ABB and Bosch in plans to establish open Smart Home standard

October 30, 2013 // By Christoph Hammerschmidt
Electrical engineering companies ABB and Bosch, networking giant Cisco and Korean consumer electronics provider LG have plans to develop an open software platform for Smart Home control applications, enabling users to control lighting, heating, and other home appliances from their tablets, laptops or smartphones. The companies already announced to launch a consortium that will drive the development.

The goal is to develop an open data exchange architecture that enables devices and appliances to communicate among each other irrespective of the make or brand. In addition, they plan to offer additional middleware and application software. At present, there are certain de-facto standards in place which serve specific niche applications. An embracing general standard that could connect all electric controls and domestic appliances from light switch to shutter motor and washing machine does not, however, exist. The consortium plans to enable appliances to exchange data and instructions in a standardised way. Connecting various devices in the home would be a further step towards the "Internet of Things" in homes.

The platform will be available for all hardware manufacturers, software developers and services providers, the consortium said in a release. It will combine a multitude of services; examples are energy management, security, comfort and infotainment. It will also enable novel business models. For instance, software developers could provide and sell their apps across this platform. Consumers would not be forced to commit themselves to a proprietary technology, effectively excluding appliances from other vendors.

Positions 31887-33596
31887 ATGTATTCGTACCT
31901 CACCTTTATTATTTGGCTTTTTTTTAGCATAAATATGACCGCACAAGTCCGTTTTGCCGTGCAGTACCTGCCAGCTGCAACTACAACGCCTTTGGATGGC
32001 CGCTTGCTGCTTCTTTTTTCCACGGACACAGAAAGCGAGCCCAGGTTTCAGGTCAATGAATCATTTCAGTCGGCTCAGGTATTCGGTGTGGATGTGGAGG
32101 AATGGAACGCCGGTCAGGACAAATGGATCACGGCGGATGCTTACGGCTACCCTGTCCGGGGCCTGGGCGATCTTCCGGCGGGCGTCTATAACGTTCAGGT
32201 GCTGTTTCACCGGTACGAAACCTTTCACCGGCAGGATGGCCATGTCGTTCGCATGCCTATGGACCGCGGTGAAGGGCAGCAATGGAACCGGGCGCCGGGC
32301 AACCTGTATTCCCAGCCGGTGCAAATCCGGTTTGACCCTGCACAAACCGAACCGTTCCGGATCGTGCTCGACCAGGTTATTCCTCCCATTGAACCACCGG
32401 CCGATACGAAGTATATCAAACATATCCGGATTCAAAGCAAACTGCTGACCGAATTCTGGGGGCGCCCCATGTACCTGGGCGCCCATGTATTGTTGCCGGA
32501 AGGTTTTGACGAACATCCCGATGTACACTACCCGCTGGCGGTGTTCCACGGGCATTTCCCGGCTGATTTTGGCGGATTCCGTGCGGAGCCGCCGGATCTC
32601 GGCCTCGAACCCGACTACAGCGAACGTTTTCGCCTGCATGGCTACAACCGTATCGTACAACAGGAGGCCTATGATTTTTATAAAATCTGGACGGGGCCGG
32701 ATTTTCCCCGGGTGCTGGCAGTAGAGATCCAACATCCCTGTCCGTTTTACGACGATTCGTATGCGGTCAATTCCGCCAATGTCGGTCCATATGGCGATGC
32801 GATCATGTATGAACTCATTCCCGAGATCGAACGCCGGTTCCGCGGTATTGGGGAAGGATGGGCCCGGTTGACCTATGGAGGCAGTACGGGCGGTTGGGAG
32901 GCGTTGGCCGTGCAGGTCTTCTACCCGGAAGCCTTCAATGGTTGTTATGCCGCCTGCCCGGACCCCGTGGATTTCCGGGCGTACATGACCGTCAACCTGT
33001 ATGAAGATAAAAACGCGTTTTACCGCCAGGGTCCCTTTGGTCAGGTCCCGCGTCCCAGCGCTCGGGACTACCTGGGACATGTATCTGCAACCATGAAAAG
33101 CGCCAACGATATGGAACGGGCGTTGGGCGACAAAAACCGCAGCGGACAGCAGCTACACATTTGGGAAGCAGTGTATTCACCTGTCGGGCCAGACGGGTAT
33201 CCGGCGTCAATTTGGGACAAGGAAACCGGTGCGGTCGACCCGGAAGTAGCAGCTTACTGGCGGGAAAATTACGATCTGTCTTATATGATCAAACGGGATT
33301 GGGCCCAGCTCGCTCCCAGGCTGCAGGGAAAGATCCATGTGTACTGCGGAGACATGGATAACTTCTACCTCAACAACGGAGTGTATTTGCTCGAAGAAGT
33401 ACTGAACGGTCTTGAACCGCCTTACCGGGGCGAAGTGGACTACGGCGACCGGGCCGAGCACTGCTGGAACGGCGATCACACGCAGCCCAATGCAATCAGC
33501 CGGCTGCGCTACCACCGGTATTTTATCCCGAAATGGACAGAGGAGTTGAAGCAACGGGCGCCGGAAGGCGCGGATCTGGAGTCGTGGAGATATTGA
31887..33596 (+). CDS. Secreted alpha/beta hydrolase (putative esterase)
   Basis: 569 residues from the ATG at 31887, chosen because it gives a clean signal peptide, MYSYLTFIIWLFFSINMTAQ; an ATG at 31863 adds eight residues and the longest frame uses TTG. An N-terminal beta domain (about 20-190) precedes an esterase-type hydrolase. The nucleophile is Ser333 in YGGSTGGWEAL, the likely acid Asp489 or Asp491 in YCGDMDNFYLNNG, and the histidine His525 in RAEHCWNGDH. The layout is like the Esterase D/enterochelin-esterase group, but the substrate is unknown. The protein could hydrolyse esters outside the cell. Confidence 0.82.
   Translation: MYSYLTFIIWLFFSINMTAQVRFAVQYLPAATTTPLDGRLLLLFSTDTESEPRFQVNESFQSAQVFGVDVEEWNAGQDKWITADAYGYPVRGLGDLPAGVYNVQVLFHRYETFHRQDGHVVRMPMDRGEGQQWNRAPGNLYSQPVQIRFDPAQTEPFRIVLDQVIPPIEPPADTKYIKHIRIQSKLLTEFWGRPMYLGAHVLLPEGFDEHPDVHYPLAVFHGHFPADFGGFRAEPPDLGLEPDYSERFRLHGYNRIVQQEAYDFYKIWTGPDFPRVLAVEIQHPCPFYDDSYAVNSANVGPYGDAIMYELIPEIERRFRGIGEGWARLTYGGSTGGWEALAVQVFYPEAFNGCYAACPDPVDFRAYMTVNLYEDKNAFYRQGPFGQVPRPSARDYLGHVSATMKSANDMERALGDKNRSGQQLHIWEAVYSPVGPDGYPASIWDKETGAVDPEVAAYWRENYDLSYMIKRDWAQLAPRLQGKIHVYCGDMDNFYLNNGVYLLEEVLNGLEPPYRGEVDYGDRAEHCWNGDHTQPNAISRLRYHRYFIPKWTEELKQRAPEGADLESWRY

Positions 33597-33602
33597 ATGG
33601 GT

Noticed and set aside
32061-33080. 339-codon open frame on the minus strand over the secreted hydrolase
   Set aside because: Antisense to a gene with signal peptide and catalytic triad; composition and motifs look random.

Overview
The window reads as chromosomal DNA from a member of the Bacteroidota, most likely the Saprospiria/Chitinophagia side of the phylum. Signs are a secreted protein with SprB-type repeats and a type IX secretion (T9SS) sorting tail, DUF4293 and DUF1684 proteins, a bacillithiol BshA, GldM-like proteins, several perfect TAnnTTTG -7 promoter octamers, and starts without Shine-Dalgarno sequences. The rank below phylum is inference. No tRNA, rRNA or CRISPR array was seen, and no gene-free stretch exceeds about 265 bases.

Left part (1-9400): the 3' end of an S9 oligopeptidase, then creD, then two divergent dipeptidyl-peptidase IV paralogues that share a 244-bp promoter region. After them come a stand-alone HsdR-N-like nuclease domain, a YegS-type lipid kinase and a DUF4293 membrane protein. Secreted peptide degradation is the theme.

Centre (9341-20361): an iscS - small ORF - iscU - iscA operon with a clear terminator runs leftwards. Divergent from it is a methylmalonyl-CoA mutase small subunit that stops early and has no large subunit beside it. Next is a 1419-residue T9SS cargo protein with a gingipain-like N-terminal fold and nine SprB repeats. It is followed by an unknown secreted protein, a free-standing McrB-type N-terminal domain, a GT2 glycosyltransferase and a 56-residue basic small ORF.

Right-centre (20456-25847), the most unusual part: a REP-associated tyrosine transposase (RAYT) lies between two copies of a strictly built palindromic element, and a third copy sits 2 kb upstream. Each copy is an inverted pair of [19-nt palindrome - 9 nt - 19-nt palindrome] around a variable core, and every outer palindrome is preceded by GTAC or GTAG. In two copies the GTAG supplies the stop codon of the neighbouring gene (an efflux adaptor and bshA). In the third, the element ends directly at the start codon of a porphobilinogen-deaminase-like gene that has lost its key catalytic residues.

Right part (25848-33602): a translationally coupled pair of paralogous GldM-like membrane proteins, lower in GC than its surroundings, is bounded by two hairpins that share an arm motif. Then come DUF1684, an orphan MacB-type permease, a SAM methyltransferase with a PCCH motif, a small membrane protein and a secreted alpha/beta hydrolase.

Such a Smart Home could, for instance, determine by means of sensors and software that a window is open, and assess this information against the background of the current weather forecast. Then the system could close the windows automatically to protect the home.

While such solutions are available today, they typically cannot communicate among each other, and existing solutions are not always compatible. The consortium of four intends to create a common language that enables the appliances to exchange data. These standards will define the rules and communication architecture for a Home Gateway which in turn organises data exchange within the home and with the internet. As soon as the higher-level standards will be defined, compatible appliances will be able to utilise existing communications techniques such as WiFi, ZigBee or KNX to establish communication channels.